After the 2017 Las Vegas shooting, Buchanan indicated support for regulation of bump stocks, saying, "Bump stocks generating automatic rates of fire should face the same restrictions as automatic weapons."[78] After the Stoneman Douglas High School shooting, Giffords, an organization helmed by Gabby Giffords, announced that Buchanan was on its "incumbent-defeat priority list" in response to the organization's perception that Republican Congress members are blocking efforts to reduce gun violence.[79]

In March 2021, Buchanan was one of eight Republicans to join the House majority in passing the Bipartisan Background Checks Act of 2021.[80]

In 2022, however, Buchanan would vote against S. 2938: Bipartisan Safer Communities Act, a bipartisan gun control bill which was sponsored by Republican Senator John Cornyn.[81]

Dog and Cat Meat Trade Prohibition Act of 2018[edit]

Buchanan and Alcee Hastings co-sponsored the Dog and Cat Meat Trade Prohibition Act of 2018, a bill outlawing the consumption of cats and dogs. It passed the House in September 2018.[82]

Fiscal Responsibility Act of 2023[edit]

Buchanan was among the 71 Republicans who voted against final passage of the Fiscal Responsibility Act of 2023 in the House.[83]

Personal life[edit]

Buchanan lives in Longboat Key, Florida, with his wife, Sandy, whom he met in college. The Buchanans have two sons.[84] His son James was elected to the Florida House of Representatives in 2018.[85] Buchanan is a Baptist.[86]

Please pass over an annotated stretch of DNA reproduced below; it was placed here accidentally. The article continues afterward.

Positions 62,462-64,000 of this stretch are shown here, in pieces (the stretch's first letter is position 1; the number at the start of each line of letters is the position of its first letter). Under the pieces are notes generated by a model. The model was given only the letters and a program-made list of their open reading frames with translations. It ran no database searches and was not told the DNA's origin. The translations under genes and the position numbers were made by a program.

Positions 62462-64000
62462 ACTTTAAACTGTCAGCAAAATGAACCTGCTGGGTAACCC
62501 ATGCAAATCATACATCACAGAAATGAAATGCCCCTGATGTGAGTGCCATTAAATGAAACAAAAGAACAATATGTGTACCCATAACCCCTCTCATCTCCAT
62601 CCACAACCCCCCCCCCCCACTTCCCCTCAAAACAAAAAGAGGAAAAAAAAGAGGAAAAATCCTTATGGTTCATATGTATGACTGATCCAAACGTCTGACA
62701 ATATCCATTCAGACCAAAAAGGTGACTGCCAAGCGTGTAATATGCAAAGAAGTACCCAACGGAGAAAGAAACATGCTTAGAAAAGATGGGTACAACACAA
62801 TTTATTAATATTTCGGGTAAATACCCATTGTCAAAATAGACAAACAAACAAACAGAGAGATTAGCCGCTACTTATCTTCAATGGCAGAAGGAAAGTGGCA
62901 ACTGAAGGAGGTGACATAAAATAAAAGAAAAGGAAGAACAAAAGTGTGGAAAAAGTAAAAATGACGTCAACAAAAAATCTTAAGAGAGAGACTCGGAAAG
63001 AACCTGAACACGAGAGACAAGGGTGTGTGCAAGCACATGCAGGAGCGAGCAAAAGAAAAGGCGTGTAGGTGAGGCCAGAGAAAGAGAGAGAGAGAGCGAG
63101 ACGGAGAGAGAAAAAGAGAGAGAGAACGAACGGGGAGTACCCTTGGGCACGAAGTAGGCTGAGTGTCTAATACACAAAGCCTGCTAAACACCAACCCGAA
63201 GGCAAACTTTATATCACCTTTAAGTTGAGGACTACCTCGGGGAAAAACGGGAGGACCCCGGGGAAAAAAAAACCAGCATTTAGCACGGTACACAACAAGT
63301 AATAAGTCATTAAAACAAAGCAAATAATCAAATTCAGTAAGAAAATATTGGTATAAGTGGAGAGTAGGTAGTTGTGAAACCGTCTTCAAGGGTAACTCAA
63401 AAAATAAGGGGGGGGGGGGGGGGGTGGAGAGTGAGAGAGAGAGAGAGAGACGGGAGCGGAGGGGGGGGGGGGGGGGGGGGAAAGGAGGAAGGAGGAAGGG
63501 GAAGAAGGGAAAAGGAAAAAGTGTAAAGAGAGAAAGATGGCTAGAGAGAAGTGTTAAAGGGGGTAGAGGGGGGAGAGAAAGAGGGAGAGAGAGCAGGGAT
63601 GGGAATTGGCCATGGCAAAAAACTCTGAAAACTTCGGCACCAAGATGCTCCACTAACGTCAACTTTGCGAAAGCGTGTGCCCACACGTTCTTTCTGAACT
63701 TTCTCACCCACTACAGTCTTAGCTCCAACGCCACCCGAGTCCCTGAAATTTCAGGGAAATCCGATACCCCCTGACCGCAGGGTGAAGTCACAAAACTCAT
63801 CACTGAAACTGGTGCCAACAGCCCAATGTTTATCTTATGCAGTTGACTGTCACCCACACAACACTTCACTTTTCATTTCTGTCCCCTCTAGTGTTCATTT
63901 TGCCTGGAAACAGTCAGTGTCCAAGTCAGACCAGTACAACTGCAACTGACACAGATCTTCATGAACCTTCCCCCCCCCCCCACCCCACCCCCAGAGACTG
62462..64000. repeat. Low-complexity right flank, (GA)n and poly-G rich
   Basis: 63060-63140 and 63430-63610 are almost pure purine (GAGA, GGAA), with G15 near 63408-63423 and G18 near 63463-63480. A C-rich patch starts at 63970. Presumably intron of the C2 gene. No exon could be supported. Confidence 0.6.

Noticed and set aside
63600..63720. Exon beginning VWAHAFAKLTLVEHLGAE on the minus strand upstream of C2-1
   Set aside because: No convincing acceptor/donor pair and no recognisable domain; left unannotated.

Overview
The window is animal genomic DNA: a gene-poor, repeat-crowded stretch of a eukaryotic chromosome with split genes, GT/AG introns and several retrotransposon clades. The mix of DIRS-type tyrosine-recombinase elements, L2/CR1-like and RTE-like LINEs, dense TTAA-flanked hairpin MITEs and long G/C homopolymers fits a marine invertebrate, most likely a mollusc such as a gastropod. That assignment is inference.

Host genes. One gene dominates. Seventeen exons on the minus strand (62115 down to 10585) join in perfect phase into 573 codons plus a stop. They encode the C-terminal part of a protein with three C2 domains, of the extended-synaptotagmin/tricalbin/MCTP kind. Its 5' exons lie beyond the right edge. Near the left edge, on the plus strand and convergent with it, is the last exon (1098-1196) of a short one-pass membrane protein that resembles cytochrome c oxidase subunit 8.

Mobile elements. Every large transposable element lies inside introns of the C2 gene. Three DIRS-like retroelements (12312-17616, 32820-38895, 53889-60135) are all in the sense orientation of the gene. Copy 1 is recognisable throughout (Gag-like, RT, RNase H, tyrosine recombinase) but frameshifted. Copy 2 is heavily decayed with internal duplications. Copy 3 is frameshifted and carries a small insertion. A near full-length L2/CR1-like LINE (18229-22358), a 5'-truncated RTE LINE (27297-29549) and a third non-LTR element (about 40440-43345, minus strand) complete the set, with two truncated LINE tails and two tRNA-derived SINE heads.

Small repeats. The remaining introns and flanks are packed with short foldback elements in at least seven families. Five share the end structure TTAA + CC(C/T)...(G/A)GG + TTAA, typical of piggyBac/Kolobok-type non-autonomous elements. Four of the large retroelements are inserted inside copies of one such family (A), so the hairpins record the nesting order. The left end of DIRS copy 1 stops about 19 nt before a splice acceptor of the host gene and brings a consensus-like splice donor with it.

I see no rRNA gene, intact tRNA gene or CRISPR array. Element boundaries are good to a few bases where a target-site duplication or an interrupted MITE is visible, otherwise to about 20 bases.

The U.S. Chamber of Commerce gave Buchanan its Spirit of Enterprise award in 2009. Buchanan is a former board member of the chamber, which endorsed him in his 2006 and 2008 campaigns for the 13th Congressional District seat.[87]

Also in 2009, the Veterans of Foreign Wars gave Buchanan their Legislative Achievement Award for his work on legislation improving the quality of life of active and reserve service members, military retirees, veterans and their families.[88]

On July 19, 2021, Buchanan announced that he had tested positive for COVID-19 despite being fully vaccinated, becoming the first member of Congress to do so.[89][90] He began quarantining at home and urged Americans to remain vigilant despite the vaccines' efficacy.[91]


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External links[edit]

U.S. House of Representatives
Preceded by Member of the U.S. House of Representatives
from Florida's 13th congressional district

Succeeded by
Preceded by Member of the U.S. House of Representatives
from Florida's 16th congressional district

U.S. order of precedence (ceremonial)
Preceded by United States representatives by seniority
Succeeded by